For example if you sent me a 1.5" x 6" plate and had 3 parts on it, I would not suggest making the cuts inside the sheet exceed than 1.300" and 5.800" at their maximum points. And the spacing between those 3 parts should have at minimum 0.0625" between them.

Check out the attached image as an illustration of what I am saying.
layout-spacing-example.PNG

In the illustration example there is 0.100" spacing between the blue (material) and green (cutting area) rectangles as well as 0.0625" spacing between the 3 purple parts (that will be cut out). Of course it's not impossible to watejet cut if you exceed the green "desired maximum cutting area" nor if the parts do not have 0.0625" spacing. But more spacing is better and you should not really go to much smaller than what I have stated.

In my opinion this greatly reduces the chance of messing up pieces by having the material move on the operator because of inadequate ability to hold the material well and really makes the waterjet operator's life (mine) much easier, lol. :)

Thanks for the great question.
 
#10
Just to follow up to Darrin's great question "What is the smallest size (length & width) sheet/plate that you can work with?" a jig can always be made to get the most out of smaller plates of material however what I illustrated is best case scenario and in general good advice to avoid some issues you might run into when cutting on a waterjet. And also just my opinion from my experience.
 
#11
Ted,

Great question. I can work from a PDF and it typically imports very nice and proportioned in the OMAX waterjet software. Basically the software allows you to import from PDF and some other formats like DWG. If you contact me for an estimate and I work from one of your PDF files I have no issue with converting some PDF files into DXF files for you and returning the files. Just don't take advantage and send me 100 PDF files, lol. :)

I am unsure of the best way to go about getting clean DXF files on your end however. I'm sorry to hear you're having trouble with that.

Thanks.
Thanks jay,

I just realized that I can import rhino to spaceclaim and output (maybe) a cleaner file. I'll do that in the next day or so (jammin' to get out work) Also, do you have a nesting program or do you want us to draw the parts based on whatever size sheet we send you?

The reason I was asking about PDF. is I didn't know it had CAD capabilities? Or do you have to draw over the top of the PDF.?
 
#12
Thanks jay,

I just realized that I can import rhino to spaceclaim and output (maybe) a cleaner file. I'll do that in the next day or so (jammin' to get out work) Also, do you have a nesting program or do you want us to draw the parts based on whatever size sheet we send you?

The reason I was asking about PDF. is I didn't know it had CAD capabilities? Or do you have to draw over the top of the PDF.?
Ted,

Glad to hear you figured something out to create a (hopefully) better DXF file.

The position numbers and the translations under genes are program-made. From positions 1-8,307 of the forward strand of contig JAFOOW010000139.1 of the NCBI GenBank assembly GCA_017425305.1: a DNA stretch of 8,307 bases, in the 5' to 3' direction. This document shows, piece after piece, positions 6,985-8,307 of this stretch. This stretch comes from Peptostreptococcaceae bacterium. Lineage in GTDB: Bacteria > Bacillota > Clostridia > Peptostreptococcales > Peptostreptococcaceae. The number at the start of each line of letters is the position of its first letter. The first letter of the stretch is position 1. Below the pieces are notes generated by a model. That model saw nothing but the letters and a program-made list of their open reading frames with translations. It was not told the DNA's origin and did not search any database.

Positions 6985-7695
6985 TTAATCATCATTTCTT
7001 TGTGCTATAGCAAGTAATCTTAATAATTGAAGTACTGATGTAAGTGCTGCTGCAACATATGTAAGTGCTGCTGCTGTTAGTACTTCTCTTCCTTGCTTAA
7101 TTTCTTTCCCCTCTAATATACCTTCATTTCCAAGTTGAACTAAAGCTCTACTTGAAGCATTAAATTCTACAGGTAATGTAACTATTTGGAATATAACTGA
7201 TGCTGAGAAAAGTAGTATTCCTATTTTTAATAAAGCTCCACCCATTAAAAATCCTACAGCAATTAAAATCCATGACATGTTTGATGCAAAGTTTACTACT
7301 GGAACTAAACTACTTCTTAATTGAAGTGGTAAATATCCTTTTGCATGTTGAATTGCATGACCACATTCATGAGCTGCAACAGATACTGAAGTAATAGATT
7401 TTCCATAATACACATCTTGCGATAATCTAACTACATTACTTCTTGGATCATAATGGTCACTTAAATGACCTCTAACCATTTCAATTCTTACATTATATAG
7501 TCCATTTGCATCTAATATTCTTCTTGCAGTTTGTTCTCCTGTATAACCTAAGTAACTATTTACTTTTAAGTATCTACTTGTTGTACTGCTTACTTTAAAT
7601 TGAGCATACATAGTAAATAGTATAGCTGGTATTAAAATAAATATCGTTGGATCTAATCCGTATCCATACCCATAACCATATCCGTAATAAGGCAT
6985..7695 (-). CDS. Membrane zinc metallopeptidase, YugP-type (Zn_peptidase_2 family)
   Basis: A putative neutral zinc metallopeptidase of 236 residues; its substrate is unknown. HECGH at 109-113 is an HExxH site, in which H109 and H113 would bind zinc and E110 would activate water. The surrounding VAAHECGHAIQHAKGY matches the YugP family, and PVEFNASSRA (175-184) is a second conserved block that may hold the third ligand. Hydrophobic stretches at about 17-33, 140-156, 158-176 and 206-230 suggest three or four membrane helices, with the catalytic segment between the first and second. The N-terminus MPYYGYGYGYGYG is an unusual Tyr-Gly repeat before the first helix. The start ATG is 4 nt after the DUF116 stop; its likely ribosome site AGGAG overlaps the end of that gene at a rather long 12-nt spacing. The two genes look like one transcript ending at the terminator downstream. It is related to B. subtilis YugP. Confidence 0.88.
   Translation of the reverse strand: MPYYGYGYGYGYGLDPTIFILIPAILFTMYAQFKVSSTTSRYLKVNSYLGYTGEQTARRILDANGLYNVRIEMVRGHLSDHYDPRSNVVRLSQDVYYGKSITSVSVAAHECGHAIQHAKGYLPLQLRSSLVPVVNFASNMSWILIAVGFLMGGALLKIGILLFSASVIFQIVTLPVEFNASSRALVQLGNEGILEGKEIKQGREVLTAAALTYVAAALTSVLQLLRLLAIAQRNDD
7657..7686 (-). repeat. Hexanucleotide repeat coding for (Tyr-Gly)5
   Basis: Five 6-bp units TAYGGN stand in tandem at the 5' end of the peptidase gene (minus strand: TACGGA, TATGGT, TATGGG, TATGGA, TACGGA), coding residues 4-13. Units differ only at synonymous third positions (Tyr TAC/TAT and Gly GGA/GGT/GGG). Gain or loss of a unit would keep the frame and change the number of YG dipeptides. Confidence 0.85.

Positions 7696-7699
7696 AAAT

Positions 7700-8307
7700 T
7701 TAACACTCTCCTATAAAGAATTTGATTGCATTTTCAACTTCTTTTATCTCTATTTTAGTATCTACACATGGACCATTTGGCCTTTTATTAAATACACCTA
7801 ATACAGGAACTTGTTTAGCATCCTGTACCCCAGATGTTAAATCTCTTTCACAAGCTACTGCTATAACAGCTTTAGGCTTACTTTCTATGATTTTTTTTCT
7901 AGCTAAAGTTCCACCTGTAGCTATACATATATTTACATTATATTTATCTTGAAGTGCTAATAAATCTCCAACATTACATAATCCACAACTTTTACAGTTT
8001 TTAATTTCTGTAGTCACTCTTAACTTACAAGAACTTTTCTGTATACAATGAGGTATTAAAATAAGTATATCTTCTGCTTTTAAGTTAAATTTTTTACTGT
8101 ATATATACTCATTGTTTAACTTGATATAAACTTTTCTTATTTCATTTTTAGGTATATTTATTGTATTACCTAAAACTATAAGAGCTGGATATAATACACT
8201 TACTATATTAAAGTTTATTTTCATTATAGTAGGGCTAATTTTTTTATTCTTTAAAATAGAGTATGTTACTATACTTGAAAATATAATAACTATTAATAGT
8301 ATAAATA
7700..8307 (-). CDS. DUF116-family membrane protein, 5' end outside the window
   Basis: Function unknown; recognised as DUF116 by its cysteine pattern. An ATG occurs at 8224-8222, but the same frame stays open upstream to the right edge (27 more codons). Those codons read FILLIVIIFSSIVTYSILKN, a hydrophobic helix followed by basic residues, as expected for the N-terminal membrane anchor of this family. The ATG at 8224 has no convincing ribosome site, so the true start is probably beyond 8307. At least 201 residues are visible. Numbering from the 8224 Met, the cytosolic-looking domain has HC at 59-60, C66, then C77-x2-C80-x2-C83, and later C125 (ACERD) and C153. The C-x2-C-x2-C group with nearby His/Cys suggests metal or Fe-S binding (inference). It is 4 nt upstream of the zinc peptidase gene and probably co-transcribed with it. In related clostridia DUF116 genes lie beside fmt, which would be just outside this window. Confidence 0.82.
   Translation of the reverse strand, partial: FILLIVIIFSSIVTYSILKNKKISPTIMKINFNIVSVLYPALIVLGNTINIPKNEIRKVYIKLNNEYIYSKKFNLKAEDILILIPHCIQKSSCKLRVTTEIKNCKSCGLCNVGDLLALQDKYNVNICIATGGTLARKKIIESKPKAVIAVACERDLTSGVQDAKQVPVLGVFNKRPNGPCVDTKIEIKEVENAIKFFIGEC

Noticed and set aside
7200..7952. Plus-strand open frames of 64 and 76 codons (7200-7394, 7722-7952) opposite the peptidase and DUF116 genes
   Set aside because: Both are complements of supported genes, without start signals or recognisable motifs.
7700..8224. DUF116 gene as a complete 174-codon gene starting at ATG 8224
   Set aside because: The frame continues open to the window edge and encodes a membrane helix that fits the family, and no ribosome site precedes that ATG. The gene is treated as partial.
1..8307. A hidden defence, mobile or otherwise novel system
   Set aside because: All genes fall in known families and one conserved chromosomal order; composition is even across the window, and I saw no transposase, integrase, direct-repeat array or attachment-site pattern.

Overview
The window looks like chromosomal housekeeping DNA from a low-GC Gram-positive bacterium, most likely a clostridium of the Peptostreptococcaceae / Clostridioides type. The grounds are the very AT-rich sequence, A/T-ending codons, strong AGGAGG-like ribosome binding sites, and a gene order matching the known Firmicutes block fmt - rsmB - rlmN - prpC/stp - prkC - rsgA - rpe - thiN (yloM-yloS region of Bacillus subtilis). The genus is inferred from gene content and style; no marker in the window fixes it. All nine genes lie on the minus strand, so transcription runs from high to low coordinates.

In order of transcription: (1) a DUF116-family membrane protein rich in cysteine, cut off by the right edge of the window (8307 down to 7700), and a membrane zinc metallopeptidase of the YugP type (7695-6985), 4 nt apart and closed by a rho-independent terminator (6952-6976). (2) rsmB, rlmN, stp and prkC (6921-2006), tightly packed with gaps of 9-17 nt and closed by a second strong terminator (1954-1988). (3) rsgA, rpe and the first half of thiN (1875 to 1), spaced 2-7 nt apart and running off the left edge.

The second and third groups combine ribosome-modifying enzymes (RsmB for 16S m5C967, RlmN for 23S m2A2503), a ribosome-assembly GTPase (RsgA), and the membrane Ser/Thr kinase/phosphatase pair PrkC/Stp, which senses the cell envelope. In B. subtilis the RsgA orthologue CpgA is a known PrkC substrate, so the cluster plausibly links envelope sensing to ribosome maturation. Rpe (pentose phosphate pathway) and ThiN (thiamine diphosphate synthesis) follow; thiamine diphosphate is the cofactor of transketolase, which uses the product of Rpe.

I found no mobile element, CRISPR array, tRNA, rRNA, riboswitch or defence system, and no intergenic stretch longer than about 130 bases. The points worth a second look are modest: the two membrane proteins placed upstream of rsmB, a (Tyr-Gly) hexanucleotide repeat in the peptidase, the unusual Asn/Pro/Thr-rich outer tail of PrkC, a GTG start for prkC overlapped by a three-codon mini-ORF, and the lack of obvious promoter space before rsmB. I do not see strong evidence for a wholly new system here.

As for the PDF files, they import pretty perfectly in the OMAX CAD software. I guess because PDF have vector capabilities it is not a problem for the OMAX software to do a good job importing. I have imported many, many PDF files without any problems so I cannot see how a knife PDF drawing would be any different. Of course DXF is preferred but I can work from PDF as well.

As for nesting, I can easily nest a part as much as I want especially if you are cutting up the same part(s) in quantities on the same sheet. If you want to cut up different parts on one sheet of material it's probably best and most convenient that you position the parts yourself on the sheet keeping in mind the spacing between parts as well as the edge of the material like I illustrated in the above posts.

Eventually I might make a short PDF guide and update my website to cater to knifemakers and the community so I can best serve everyone's needs more efficient. But I appreciate the questions.

Thank you.
 
#17
Darrin,

Thank you. I can scan a handmade blank and convert into a digital file, no problems. Send me an email jason@waterjetnj.com if you want to talk further about this.

I could work with a very small plate (1.5" x 6") however I just suggest that you leave at minimum 0.0625" between each part and at least 0.100" all around the plate so there is some "meat" to hold on to and allow the waterjet to cut inside of the material.

For example if you sent me a 1.5" x 6" plate and had 3 parts on it, I would not suggest making the cuts inside the sheet exceed than 1.300" and 5.800" at their maximum points. And the spacing between those 3 parts should have at minimum 0.0625" between them.

Check out the attached image as an illustration of what I am saying.
View attachment 63526

In the illustration example there is 0.100" spacing between the blue (material) and green (cutting area) rectangles as well as 0.0625" spacing between the 3 purple parts (that will be cut out). Of course it's not impossible to watejet cut if you exceed the green "desired maximum cutting area" nor if the parts do not have 0.0625" spacing. But more spacing is better and you should not really go to much smaller than what I have stated.

In my opinion this greatly reduces the chance of messing up pieces by having the material move on the operator because of inadequate ability to hold the material well and really makes the waterjet operator's life (mine) much easier, lol. :)

Thanks for the great question.
Oh that's way smaller than I'd ever send. Once you get the file made I would either have a sheet/plate sent to you and tell you to nest them to your best ability. Or say I wanted 20 of that particular file, I would ask you for an estimate on the minimum size plate that would provide that yield. I look forward to working with you. Thanks
 
#18
Oh that's way smaller than I'd ever send. Once you get the file made I would either have a sheet/plate sent to you and tell you to nest them to your best ability. Or say I wanted 20 of that particular file, I would ask you for an estimate on the minimum size plate that would provide that yield. I look forward to working with you. Thanks
Darrin,

Yes, I would be able to nest them to get the most out of the material. And you can do just as you described, give me a quantity and I could tell you what size sheet it would take to get them all cut up. Thanks again Darrin, I look forward to hearing from you.
 
Top